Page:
When you and your spouse decide that it’s time to legally end your marriage, there are many factors to consider. Throughout the divorce or marriage dissolution process, you’ll need to make important decisions that carry lasting implications, such as which spouse will keep the family home, which parent becomes the primary custodian, whether you’ll need to establish alimony payments among many other decisions. For older and more established couples, divorces often include hard-earned retirement accounts or pension funds. If you are about to seek a divorce or marriage dissolution, it’s best to work with an experienced attorney who can help you understand your options and guide you towards an equitable outcome. In the meantime, let’s examine how your divorce or dissolution could impact your retirement accounts, and what you can expect from the process.
Understanding Marital Property
In general, when a married couple seeks a divorce or dissolution, the court will determine which assets are considered “marital property,” or assets that may be divided up during the divorce. Marital assets are typically those assets acquired by both spouses together or separately over the course of their marriage—a vacation home purchased together, income, and other shared financial assets. In contrast, separate property applies to assets or property owned by one spouse before the marriage occurred, but it could also apply to an inheritance or gift to one spouse during the course of the marriage. While separate property is usually not divided between divorcing spouses, marital property is assessed by the judge, who then attempts to divide it between the spouses in an equitable manner, which usually means equal. In Ohio, retirement benefits and pensions are considered marital property, meaning they are subject to division by the court.
The Court’s Approach to Dividing Pensions and Retirement Accounts
An Ohio judge will examine each spouse’s retirement benefits, such as IRAs, 401(k) plans, pensions, and deferred compensation when determining equitable division. Similarly, vested pensions are considered marital property, as are unvested pensions in many cases. While it can be challenging to assess the true value of each marital asset, the court tries to encourage the couple to settle on an approximate value of each particular asset. If the spouses cannot settle on an agreed value, they may consult an outside expert—such as an accountant, real estate appraiser, or pension valuator—to assist them.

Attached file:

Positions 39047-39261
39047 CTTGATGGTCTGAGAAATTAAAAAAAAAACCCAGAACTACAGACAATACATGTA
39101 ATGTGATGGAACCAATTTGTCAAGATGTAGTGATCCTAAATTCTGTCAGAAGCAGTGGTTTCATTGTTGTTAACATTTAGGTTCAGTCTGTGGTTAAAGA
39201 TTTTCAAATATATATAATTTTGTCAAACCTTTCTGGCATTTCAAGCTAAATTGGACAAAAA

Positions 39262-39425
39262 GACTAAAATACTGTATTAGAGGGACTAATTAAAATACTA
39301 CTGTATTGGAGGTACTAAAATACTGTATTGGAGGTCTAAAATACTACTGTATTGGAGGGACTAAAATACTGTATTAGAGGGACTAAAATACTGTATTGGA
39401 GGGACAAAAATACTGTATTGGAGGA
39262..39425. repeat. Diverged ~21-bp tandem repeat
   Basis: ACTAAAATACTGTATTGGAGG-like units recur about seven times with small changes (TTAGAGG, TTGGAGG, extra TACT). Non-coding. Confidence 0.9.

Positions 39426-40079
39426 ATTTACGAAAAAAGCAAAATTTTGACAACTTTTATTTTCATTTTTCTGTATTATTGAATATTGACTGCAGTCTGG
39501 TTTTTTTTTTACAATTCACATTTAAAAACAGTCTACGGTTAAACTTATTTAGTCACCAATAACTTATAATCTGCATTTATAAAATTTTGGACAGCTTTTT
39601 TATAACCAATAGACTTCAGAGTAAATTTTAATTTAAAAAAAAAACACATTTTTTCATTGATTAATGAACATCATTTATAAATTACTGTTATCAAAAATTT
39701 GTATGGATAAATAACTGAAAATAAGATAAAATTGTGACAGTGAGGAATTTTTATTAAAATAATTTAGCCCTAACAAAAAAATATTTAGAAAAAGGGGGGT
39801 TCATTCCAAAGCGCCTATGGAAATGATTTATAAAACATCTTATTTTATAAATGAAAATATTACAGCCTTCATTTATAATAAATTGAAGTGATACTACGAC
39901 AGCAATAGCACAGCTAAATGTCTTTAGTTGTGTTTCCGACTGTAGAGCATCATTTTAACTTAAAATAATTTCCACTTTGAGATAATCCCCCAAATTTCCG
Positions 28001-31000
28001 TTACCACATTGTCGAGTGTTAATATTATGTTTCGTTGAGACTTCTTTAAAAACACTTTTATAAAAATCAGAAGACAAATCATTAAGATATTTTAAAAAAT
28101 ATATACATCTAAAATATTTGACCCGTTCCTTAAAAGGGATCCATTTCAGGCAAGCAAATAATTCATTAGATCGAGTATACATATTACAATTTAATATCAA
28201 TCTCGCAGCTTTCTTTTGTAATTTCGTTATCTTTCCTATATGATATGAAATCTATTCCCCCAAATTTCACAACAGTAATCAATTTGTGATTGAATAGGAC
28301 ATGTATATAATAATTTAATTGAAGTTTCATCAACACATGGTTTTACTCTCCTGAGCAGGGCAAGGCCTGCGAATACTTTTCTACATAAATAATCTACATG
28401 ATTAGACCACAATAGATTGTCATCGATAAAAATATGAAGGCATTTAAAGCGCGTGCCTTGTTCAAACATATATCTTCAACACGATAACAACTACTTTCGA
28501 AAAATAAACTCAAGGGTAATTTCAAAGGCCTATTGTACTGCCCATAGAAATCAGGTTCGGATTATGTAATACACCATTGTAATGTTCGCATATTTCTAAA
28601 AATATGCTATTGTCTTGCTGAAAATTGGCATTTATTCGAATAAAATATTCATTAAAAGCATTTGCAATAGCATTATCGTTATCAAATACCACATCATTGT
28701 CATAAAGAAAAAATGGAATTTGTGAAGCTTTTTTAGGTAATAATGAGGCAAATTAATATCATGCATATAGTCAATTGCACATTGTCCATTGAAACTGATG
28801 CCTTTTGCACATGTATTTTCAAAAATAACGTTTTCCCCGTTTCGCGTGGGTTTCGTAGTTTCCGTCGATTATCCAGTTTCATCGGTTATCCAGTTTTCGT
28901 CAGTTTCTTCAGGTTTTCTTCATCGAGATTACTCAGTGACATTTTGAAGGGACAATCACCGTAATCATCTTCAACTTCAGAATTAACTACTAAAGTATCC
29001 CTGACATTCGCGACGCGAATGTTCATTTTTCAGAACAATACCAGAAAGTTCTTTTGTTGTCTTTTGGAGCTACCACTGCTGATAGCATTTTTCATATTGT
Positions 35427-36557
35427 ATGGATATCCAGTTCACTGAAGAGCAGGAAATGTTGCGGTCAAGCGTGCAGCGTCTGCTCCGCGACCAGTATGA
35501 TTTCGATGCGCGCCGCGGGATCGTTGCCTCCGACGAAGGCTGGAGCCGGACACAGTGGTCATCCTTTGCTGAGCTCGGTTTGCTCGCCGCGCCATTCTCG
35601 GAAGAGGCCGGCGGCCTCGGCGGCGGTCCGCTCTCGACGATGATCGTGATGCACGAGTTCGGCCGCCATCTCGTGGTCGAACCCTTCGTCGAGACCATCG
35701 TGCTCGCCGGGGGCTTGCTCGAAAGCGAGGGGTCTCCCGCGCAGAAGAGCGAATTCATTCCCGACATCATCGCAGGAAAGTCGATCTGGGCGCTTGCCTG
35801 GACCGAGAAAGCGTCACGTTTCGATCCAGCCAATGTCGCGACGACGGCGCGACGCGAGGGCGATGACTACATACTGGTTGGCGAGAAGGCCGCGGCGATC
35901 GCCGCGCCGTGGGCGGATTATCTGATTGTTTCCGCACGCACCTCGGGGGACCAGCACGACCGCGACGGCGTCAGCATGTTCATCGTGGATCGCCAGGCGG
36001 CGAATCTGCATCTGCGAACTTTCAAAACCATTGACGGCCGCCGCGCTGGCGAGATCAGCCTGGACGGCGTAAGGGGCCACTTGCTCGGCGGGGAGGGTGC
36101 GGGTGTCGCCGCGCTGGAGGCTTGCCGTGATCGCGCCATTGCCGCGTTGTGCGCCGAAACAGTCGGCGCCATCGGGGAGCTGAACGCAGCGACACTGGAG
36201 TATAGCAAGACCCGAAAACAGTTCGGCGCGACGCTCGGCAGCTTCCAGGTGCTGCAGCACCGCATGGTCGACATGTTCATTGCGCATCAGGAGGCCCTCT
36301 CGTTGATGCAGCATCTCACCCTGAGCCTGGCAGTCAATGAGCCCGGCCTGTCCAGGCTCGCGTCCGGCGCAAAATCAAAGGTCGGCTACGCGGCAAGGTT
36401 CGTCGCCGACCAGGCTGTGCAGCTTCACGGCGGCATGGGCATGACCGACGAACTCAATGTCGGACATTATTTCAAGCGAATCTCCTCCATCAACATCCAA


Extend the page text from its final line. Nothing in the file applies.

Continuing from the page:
It’s also worth noting that pre-marriage contributions (and any appreciation in value since acquisition) are typically viewed as separate property and, thus, not part of the division process.
When Divorcing Spouses Share a Retirement Plan
In some cases, a married couple share a retirement or pension plan. In such an event, the couple must complete a Qualified Domestic Relations Order (QDRO), which is a set of written instructions stating that both parties are dividing their pension benefits. This document contains the terms and conditions of the division of retirement benefits, such as how much each spouse receives, when the payments will be paid, the method of payment, and other important instructions. Once completed, the QDRO can be submitted to a plan administrator, who will then ensure that the terms and conditions are respected and fulfilled. (For state plans, Ohio’s Division of Property form must go through court approval.)
Social Security Benefits Within a Divorce
Courts may consider Social Security benefits, but because of federal laws, they cannot be divided in the same way as other retirement assets. However, if one party is entitled to a significant Social Security benefit, sometimes the court will consider this benefit when dealing with the other spouse’s state-based retirement plan since state-based employment earnings can fall outside the social security system.
Setting Aside Retirement and Other High-Value Assets for Children or Heirs
There are other options for moving assets into a trust or other vehicle to ensure that any affected children from the divorce can be taken care of into their future. Your divorce attorney may be able to help with initial guidance and can make a referral to an appropriate estate planning attorney to ensure that assets are placed properly.
For more information about asset division in the West Chester area, contact the experienced and knowledgeable divorce and dissolution attorneys at Garretson & Holcomb, LLC. Call (513) 863-6600 today to get started.